DOUBTLESS ones tastes regarding foods change as to me passes, but foods and the ways in which they are presented to the public change much more. A few examples might be mentioned. More than fifty years ago I had the experience of eating my first tomato. I remember it well with its very thick tough skin. It appeared to be three tomatoes grown into one, with three large marks showing where the tomato blossoms had been. I remember asking how it was eaten. I was told; “Cut it up and eat it with a mutton chop.” I tried it an ceased to want either tomato or chop.
Twenty-five years later I was a director of a limited company that succeeded in growing tomatoes with skins as thin as tissue paper and as smooth as glass, without a blossom mark. Further, like all things from the vegetable kingdom where the demand created ultimated supplied, the price of these superior tomatoes was less than half that of the inferior ones of a quarter of a century earlier. The same evolution occurred in the case of bananas, honey and many other valuable foods.
The valuable medicinal and curative virtues of the olive were first impressed on the writer by Dr. George Black, the homoeopathic doctor of Torquay, who was well-known in most parts of England. The olive oil then offered for sale in this country, to put it mildly, was anything but preferable to the vile tasting stuff sold as cod liver oil.
Dr. Black told the writer that he had never found a good olive oil in England, and asked if I would accompany him to the South of France and Italy on a voyage of discovery in the hope of finding a palatable olive oil, the first crushings from the finest quality ripe black olives. The visit was arranged, but it never materialised, for a gentleman from Italy soon afterwards came into my office with a sample of olive oil which I liked. It was free from any objectionable flavour. Dr. Black agreed that this was the oil he had been seeking.
This was in the year 1909 and this same oil has been known and imported ever since as “Pitman, A. I Cream of Olives.” Apart from all other considerations, foods should be presented in an attractive form if the best results are to be secured. Dr. George Black later told us of the wonderful virtues of olive oil in pamphlet No. 10, Health from Food Library, published at 2d. by the Pitman Health Food Co., Vitaland, Four Oaks.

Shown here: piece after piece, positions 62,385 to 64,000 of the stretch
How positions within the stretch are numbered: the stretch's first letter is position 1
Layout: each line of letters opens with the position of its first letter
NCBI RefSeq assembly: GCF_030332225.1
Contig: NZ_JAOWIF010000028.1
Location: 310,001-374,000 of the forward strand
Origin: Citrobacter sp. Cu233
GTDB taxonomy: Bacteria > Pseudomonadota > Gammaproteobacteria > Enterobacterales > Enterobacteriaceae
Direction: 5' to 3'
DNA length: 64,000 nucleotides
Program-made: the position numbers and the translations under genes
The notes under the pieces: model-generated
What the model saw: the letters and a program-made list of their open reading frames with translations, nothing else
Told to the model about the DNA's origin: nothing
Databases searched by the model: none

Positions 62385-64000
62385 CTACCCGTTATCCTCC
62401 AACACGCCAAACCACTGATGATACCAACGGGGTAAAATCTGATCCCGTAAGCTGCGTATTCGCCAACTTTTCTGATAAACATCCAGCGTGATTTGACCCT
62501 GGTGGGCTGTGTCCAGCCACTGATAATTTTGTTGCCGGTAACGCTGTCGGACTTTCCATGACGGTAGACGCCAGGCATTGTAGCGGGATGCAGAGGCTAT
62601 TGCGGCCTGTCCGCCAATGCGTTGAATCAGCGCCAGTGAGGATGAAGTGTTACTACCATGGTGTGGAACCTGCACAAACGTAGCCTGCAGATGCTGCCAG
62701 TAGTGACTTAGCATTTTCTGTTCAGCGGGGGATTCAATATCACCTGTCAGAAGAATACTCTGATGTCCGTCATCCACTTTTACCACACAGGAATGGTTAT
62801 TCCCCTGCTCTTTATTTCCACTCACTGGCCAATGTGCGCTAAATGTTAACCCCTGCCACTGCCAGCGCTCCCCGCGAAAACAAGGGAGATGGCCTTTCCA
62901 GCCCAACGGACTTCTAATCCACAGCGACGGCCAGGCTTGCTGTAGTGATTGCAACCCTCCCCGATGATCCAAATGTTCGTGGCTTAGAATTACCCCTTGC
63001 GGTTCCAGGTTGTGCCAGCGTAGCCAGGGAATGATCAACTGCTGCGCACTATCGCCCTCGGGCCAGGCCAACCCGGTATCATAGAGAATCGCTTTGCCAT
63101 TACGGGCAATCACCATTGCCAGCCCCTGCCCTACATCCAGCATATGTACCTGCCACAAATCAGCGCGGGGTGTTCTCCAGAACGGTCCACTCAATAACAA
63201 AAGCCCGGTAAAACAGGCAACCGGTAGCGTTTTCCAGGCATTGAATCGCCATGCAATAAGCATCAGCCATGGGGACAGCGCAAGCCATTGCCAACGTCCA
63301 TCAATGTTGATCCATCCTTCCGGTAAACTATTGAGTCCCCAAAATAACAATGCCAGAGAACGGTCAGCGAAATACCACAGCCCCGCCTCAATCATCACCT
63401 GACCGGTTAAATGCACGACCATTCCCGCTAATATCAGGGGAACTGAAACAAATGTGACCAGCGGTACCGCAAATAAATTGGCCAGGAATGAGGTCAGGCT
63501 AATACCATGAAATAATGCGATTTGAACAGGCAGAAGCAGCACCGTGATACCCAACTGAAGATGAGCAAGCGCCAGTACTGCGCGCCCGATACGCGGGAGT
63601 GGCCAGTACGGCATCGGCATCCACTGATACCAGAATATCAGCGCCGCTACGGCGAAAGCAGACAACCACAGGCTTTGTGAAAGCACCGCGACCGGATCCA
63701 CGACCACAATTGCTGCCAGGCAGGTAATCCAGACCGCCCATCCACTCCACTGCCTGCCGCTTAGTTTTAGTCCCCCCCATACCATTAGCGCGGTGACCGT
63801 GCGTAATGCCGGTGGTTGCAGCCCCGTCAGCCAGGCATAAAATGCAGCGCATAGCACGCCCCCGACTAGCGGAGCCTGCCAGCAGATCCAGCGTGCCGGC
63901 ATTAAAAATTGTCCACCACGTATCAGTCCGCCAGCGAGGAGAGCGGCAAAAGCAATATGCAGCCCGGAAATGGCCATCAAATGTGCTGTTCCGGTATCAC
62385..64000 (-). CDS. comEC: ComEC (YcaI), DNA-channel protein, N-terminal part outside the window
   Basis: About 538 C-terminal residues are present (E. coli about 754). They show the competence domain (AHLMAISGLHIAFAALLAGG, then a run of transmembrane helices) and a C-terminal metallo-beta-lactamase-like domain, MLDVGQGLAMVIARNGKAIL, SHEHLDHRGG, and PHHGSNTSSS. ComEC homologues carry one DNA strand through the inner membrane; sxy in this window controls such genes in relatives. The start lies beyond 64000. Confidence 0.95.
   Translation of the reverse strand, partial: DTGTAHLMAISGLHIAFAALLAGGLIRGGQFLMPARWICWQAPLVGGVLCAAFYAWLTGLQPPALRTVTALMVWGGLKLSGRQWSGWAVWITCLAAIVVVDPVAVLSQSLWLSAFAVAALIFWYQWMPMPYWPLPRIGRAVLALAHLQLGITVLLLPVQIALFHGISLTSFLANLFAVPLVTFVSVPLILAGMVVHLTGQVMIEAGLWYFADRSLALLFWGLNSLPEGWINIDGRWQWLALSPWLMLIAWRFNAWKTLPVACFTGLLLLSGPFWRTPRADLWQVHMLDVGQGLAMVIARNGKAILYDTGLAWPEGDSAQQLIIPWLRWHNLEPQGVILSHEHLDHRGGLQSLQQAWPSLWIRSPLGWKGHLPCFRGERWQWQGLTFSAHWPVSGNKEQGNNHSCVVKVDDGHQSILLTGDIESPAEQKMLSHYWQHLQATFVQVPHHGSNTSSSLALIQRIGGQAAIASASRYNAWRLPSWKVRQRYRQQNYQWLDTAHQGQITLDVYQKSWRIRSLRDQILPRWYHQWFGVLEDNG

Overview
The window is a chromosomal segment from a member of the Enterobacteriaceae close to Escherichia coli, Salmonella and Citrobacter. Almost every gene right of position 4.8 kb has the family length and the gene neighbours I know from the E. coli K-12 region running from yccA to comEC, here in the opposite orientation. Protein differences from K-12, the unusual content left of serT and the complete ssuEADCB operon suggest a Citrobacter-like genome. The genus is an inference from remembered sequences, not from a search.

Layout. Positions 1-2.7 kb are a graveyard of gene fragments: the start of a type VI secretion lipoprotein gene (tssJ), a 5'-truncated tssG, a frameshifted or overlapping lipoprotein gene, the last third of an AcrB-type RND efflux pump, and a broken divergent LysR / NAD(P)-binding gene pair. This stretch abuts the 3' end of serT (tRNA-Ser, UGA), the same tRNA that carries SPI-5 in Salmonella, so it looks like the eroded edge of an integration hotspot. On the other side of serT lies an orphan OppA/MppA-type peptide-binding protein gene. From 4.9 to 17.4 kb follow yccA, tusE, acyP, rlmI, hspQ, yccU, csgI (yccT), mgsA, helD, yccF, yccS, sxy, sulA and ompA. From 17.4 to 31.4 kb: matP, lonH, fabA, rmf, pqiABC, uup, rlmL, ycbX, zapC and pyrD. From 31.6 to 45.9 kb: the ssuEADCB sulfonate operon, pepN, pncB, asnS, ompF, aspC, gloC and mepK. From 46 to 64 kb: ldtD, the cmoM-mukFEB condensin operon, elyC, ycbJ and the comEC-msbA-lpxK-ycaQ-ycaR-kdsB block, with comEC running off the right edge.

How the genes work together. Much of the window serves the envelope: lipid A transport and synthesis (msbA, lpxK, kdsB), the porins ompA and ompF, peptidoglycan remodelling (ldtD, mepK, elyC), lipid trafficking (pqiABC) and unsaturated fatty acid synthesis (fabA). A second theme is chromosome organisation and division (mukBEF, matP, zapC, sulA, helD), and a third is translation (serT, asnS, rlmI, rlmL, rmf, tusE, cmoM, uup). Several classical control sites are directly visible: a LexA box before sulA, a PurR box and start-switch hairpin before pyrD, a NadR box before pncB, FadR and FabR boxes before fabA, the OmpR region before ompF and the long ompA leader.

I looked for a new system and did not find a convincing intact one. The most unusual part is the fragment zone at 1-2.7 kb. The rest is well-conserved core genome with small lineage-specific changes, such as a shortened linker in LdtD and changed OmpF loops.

The space at my disposal here is far too small to tell of a tenth of its value. Its history dates back for at least four thousand years. Many of the olive trees that existed in Palestine in the time of the Christ are said to be alive to-day. In Italy one is shown olive trees two thousand years old.
Many of the peasants in the olive growing districts, within fifty miles of the Mediterranean, who subsist largely on olives, olive oil and other fruit, have wonderfully healthy appearance. There is no form of fat more easy of assimilation and digestion. Its healing and health giving qualities are beyond compare.
In pressing the virgin oil from the olive no chemicals are used and no heat is applied. It will keep without preservatives and it is a perfectly natural food in which no germs can live. In Spain a meal is usually commenced with green olives, whilst olives served in different forms may appear many times on the same menu. T
he ripe black olives, as offered in Health Food Stores and high class Italian warehouses in England, are either original or salted. They should be soaked to restore them to their original size and softness, and to remove any excess of salt. Ripe black olives can also be obtained in olive oil, ready to serve. These are very delirious in garnishing salads, and they are eaten with many other foods as well.
Olive oil, lemon juice and honey, well mixed, provide a perfect salad dressing. A little mustard and salt can be added if desired. Owing to its easy assimilation and high nutritive value, olive oil is one of the finest flesh producers known.
To most it is highly palatable taken by itself, but for those who do not like it neat it can be taken with orange, lime or grape juice. In fact, it may be truly said: “the virtues of the finest olive oil are beyond compare.” The olive not only works wonders as a food, but as a medicine also. This aspect may be considered in another issue of this journal.
Those who cannot digest olive oil or dislike it intensely can derive great benefit by rubbing olive oil into the whole of the body, to be absorbed by the skin.
In the way it does not upset the digestion. It is invaluable for grown-ups and babies. It greatly improves skin action, the texture of the skin, protects against chills and colds and is of course as nutritive as if it was taken by the mouth. I have proved this in practice in numerous cases. EDITOR, “HEAL THYSELF.